The M-shaped curve of ground reaction forces or plantar pressure during the stance phase is mainly defined by the loading and unloading slope, 2 maxima, 1 minimum, as well as the force during defined periods [12]. When monitoring gait continuously via insoles, walking uphill or downhill on a slope could affect the gait cycle curve in characteristic ways. If these typical changes were known, one could correct for such confounders when analyzing insole data. We hypothesized that walking on a slope generates typical changes in the plantar pressure stance phase curve that vary between uphill and downhill walking.

Study Design

This study is part of the project Smart Implants 2.0—Weight-bearing and Gait Observation for Early Monitoring of Fracture Healing and Individualized Therapy after Trauma, funded by the Werner Siemens Foundation. It was registered in the German Clinical Trials Register (DRKS00025108).

Ethical Considerations

Ethical approval was obtained from the Institutional Review Board of Saarland Medical Board (Ärztekammer des Saarlandes, 30/21).

Data Collection

Inclusion criteria were the ability to walk on a treadmill, and aged 18 years and older. Exclusion criteria were aged under 18 years, use of walking aids, inability to give consent, pregnancy, immobility, and previous injury of the lower legs or pelvis. The aim was to collect data from healthy volunteers.

The healthy participants of both sexes (none of them identified as diverse) were fitted with individually calibrated OpenGO insoles (Moticon GmbH) with 16 pressure sensors in each insole to be used in regular running shoes. Calibration to the individual body weight was conducted using the Moticon OpenGO app by letting the participants walk and shift their body weight in a standardized way. The insole size was selected to fit the individual participant’s shoe size. Measurements were conducted with a recording frequency of 100 Hz in the record mode of the device. Raw data were exported for analyses. The participants walked on a treadmill at 4 km/h (Mercury, HP Cosmos) for 1 minute while insole data were collected with 3-minute breaks for recovery. Recordings were obtained for slopes of −20%, −15%, −10%, −5%, 0%, 5%, 10%, 15%, and 20%. The participants were asked to walk for 1 minute straight, and recording was only commenced when the walking was already in progress to avoid bias by including altered steps upon gait initiation.

Data Processing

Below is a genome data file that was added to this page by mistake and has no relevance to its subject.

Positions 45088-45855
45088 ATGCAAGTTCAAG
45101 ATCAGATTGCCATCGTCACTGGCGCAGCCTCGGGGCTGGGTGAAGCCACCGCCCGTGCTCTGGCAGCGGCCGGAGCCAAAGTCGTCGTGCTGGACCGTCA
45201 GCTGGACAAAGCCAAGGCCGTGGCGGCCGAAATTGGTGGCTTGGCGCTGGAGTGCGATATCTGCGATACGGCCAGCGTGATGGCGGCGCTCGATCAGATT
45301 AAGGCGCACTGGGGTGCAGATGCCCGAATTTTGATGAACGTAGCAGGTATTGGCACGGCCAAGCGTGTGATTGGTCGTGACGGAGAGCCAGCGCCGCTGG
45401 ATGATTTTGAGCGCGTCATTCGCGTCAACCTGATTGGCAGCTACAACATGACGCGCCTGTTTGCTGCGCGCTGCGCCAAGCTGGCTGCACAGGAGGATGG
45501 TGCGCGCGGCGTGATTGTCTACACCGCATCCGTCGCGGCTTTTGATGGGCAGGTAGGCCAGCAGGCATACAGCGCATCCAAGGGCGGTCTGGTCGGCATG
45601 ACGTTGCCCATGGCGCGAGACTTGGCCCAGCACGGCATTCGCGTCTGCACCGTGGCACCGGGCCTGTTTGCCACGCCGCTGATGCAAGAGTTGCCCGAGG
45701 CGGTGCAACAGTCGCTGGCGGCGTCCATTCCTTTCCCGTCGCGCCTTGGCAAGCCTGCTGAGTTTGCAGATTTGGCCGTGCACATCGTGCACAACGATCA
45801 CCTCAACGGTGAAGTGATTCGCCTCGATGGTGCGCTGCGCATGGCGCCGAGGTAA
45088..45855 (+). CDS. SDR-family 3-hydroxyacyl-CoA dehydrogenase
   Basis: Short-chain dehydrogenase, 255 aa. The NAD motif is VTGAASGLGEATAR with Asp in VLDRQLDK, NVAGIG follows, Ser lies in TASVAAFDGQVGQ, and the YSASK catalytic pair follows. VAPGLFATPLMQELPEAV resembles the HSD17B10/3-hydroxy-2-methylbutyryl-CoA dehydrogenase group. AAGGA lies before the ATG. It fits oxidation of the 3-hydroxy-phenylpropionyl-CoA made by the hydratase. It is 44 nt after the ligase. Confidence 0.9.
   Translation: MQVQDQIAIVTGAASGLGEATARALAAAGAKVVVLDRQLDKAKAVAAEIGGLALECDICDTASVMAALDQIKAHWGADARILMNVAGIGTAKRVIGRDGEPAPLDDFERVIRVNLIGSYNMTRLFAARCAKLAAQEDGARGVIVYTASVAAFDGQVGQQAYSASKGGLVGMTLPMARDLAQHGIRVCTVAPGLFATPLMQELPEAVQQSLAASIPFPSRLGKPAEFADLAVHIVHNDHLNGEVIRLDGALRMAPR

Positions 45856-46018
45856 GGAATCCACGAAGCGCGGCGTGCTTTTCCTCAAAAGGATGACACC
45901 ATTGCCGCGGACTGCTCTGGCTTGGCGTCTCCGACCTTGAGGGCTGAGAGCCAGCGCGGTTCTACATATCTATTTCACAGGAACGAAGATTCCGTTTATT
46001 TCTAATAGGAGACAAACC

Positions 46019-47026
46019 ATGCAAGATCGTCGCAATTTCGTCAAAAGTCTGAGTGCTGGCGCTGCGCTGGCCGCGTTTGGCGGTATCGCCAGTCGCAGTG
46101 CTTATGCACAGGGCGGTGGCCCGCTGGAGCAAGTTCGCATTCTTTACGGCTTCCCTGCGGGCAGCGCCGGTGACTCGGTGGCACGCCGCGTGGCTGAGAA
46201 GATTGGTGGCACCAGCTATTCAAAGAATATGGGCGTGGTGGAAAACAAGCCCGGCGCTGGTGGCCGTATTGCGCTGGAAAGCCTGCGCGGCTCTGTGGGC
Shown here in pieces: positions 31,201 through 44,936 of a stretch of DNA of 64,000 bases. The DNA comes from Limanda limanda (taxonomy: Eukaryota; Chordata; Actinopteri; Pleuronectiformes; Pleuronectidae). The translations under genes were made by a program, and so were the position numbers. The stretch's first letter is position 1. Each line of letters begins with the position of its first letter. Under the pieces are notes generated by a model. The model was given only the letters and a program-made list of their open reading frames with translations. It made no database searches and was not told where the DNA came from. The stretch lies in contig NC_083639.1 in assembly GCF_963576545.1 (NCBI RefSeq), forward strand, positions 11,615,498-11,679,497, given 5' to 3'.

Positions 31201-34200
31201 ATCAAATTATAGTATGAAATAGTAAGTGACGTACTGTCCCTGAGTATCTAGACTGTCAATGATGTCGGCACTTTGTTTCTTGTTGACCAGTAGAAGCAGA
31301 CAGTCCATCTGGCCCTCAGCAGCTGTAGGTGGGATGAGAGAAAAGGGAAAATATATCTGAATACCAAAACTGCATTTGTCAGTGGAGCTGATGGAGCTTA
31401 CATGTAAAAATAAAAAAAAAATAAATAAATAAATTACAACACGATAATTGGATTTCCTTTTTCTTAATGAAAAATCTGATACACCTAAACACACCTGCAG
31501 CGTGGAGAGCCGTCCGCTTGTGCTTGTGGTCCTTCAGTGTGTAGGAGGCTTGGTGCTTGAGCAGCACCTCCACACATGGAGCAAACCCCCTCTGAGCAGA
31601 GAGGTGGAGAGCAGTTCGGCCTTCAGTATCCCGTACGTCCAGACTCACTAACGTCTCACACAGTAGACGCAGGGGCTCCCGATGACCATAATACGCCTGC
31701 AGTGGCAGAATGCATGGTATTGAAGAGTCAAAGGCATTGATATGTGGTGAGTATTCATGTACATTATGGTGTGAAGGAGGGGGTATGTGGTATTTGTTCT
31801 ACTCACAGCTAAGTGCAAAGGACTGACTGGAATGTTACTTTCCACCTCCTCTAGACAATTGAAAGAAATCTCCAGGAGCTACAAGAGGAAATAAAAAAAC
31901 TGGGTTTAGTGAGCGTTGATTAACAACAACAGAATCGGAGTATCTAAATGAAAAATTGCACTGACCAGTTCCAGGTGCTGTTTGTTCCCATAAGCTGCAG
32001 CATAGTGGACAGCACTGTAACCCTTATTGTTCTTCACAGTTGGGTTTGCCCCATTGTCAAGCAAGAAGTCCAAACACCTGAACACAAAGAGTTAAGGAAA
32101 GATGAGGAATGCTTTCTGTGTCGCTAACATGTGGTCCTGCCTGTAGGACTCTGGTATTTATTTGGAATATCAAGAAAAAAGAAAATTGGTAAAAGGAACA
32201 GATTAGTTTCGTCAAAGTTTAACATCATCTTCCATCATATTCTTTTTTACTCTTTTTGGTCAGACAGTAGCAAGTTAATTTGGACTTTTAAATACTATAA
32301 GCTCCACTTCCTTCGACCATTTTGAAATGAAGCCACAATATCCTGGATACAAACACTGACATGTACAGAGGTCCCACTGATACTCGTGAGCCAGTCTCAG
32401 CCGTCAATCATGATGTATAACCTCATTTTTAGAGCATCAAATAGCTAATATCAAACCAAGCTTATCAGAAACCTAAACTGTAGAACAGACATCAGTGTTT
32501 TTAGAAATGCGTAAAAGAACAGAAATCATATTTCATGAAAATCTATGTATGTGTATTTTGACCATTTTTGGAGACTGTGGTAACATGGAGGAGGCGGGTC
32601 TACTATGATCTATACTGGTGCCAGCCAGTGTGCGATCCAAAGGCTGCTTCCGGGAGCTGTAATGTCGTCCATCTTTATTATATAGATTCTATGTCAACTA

The pressure readings of the force sensors in the insole device yield a weighted sum as a total vertical ground reaction force reading. To compute the force, every summand is weighted by its sensor area and a respective scaling factor accounting for the sensor’s surrounding area, as well as gaps between sensors that depend on the insole size. This process is conducted by the Moticon software as an automated processing step before file export. Insole data were exported as described previously [13,14]. A custom-developed data platform was then used for further processing and parameter calculation, in which step detection was conducted as follows. The stance phases were identified and extracted from the time series data by considering any activity with consecutive force readings above 30 N. A tolerance of up to 3 missing values was implemented to account for possible recording issues. Any activity with a duration of less than 300 milliseconds or more than 2000 milliseconds was discarded. Both the force and time axes were normalized. Force readings were transformed from Newton to a proportion of the body weight of the respective participant. Of note, as plantar pressure was measured instead of weight, due to acceleration, values regularly exceeded the body weight for peak load-bearing instances. Normalizing the time axis was more complex, as the lack of a fixed cadence resulted in varying step lengths and thus differing numbers of true measurement points for each step. Therefore, a natural cubic spline interpolation was conducted on the original raw data. Based on the resulting curve for each stance phase, 100 equidistant samples were taken, resulting in an interpolated force measurement point for every 1% of the overall stance phase length. This approach accounted for the lower recording frequency and higher sensor noise inherent to the insoles when compared with other gait measuring devices, such as sensor-equipped treadmills or force plates. Parameters that describe the trajectory of the stance phase curve are usually based on or derived from the characteristic local extrema, that is, the first and second force peak and the local minimum in-between force peaks. These maxima and the minimum are used as parameters themselves to describe the curve trajectory [13]. Sensor jitter may lead to the existence of multiple ambiguous candidates for the named extrema. As a solution to this, a Gaussian filter was applied to the original raw data in a repetition of the normalization process. The applied filtering strategy (σ=3, kernel size 7) was chosen to prioritize the elimination of extrema ambiguity at the expense of signal precision. This can result in overcorrection in areas with higher signal volatility, mostly at the start and end of the stance phase. Hence, to avoid loss of high-frequency detail, the filtered and normalized curve was not used for parameter analysis, but only to determine unambiguous time-axis positions (indices) for the extremum candidates. These indices were then reapplied to the nonfiltered, normalized data to identify the corresponding plantar pressure measurement closest to the original raw data. In case the use of the filtered data still led to inconclusive extremum candidates, the following additional detection strategies were applied in the named order: (1) time plausibility: extremum candidates occurring within the first or last 10 indices (first/last 10% of overall time span) were eliminated; (2) maximum or minimum-pool filtering: should multiple extremum candidates occur within a pool size of 5 indices (equals to 5% of overall time span), the candidate with the highest or lowest force value was chosen; (3) monotony-check: in case of multiple remaining extremum candidates, candidates where the curve did not display a strict monotonous decrease or increase in both directions within 5 indices each were eliminated; and (4) monotony grace: in case the monotony check had eliminated too many candidates (less than 2 maximum candidates or less than 1 minimum candidate remaining), the eliminated candidates were reinstated in descending order of their highest achieved monotony distance until the target number of candidates was reached.